Clenching placards bearing photographs of their lost loved ones, dozens of tearful survivors of the Grenfell Tower tragedy joined still-grieving relatives outside Kensington Town Hall for a charity silent walk last Friday.
Marking 18 months since the tower was ablaze and 72 people died, the monthly silent walk was arranged by support group Grenfell United.
The walk started at 6:30pm and crossed the town hall, cut through Portobello Market and Lancaster Road, and ended at the Memorial Wall at the base of Grenfell Tower, ending with talks, video screenings, and poetry readings.
Grenfell United vice-chair Karim Mussilhy, 32, said the walks started as a way to give bereaved families and the local community a way to mourn and ensure what happened on June 14th 2017 never happens again.
He said: “I woke up at 6am to find out the tower where my uncle lived was on fire.
“Grenfell United came about became the people who were supposed to look after us didn’t turn up.
“We are the people that came out of the tower. We are the families that lost loved ones in the tower, we need to be the voices of those who can’t speak up.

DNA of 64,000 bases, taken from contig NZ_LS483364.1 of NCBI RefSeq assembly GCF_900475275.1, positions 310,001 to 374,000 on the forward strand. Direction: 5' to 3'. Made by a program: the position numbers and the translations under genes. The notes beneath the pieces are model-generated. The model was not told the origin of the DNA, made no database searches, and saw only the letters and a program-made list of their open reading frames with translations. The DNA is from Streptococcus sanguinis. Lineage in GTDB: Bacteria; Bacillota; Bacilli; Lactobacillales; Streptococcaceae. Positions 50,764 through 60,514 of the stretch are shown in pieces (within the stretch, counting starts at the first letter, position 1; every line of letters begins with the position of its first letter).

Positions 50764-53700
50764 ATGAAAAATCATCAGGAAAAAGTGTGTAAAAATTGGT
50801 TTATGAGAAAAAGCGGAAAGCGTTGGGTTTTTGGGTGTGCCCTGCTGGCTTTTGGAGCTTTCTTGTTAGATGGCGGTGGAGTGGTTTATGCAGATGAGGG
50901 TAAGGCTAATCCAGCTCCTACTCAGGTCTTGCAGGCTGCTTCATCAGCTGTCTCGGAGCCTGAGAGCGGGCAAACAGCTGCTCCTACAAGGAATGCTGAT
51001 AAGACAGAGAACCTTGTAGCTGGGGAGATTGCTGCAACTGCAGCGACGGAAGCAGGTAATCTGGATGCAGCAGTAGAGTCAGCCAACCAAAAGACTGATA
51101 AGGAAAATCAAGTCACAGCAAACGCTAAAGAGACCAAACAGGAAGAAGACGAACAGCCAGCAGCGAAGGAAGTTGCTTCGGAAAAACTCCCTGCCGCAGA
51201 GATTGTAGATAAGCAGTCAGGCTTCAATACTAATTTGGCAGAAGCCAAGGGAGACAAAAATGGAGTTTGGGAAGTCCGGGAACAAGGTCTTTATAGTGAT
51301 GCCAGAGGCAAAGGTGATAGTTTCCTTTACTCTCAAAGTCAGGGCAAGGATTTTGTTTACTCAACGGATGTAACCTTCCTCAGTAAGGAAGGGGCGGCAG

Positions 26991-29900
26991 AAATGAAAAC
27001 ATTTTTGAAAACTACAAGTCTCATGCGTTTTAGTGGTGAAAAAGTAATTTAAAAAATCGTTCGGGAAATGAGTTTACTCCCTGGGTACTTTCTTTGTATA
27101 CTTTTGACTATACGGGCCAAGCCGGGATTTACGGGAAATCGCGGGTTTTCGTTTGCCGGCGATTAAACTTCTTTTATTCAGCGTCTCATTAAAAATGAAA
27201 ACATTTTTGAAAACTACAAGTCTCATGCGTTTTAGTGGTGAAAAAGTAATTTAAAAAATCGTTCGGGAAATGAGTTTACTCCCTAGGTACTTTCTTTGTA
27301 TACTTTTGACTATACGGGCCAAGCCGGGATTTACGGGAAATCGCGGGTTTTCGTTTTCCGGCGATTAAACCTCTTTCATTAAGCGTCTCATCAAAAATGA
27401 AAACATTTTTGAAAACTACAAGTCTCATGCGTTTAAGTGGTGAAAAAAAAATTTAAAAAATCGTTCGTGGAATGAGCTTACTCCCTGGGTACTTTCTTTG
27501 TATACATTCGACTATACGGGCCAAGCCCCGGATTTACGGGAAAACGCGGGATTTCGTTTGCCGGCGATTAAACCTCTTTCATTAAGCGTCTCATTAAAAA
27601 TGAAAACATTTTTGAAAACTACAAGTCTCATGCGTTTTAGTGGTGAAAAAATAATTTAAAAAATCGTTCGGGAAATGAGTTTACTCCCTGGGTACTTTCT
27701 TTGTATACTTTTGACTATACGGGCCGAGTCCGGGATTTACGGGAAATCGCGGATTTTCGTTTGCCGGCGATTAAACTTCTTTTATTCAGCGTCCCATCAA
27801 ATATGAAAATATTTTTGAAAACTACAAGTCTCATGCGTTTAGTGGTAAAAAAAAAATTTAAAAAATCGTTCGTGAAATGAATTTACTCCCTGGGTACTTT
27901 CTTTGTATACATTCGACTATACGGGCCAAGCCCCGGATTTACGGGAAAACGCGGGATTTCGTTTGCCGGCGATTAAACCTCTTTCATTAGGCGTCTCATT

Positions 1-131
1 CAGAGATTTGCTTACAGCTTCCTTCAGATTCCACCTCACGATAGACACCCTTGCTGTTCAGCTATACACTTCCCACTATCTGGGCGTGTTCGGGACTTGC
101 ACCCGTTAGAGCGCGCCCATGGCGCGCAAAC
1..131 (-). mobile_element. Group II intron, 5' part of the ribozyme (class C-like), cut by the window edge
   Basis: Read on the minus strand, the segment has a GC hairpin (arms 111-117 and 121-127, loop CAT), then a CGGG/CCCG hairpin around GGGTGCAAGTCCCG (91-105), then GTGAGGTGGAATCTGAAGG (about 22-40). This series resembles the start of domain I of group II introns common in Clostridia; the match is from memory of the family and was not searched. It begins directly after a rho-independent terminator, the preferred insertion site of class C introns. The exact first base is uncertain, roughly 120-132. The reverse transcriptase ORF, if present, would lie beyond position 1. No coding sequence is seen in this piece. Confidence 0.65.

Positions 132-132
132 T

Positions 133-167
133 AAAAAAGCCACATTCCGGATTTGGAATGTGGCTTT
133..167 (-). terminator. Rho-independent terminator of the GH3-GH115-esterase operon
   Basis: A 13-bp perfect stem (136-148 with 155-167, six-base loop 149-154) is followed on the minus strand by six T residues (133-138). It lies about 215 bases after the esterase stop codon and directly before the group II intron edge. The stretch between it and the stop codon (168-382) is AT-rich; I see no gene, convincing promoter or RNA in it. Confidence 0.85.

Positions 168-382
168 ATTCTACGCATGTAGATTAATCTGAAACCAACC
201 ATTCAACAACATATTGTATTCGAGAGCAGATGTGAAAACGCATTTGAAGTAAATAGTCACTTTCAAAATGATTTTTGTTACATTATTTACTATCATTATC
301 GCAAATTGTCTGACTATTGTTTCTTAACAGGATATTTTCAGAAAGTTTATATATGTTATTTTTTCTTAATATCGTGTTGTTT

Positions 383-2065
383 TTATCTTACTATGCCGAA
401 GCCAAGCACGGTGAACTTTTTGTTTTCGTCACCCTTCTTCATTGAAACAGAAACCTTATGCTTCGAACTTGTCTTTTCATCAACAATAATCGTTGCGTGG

“The reason why we are fighting it to make sure the 72 lives we lost are not only remembered for that horrific fire but for positive change.”
Residents who live near Grenfell Tower and the surrounding area regularly attend the monthly walks with local police forces cooperating to clear the route.
The walk silenced a crowd outside the Churchill Arms. It silenced a Christmas do at restaurant Kensington Place and commuters tapping in and out of Kensington High Street station paused to take photographs.
The Sun in Splendor pub silenced itself as the MC asked patrons to be quiet. A Grenfell United steward gave them a thumbs up on the way past.
In previous years, the tower been scrutinized by the Grenfell Action Group for not having safeguarding in place for a potential fire but requests for changes were ignored.
Minutes before the march began, one marcher shouted: “Everyone is using us like we’re nobody.
“Where is anybody I know? I lost everybody. No-one is here.”
Another protester who has attended the monthly marches since June said: “The walks are very bonding as they help the people that have suffered to express how they feel and not feel alone.”
After the march, as walkers sipped coffee handed out by stewards, a 72-second silence was held for those lost.
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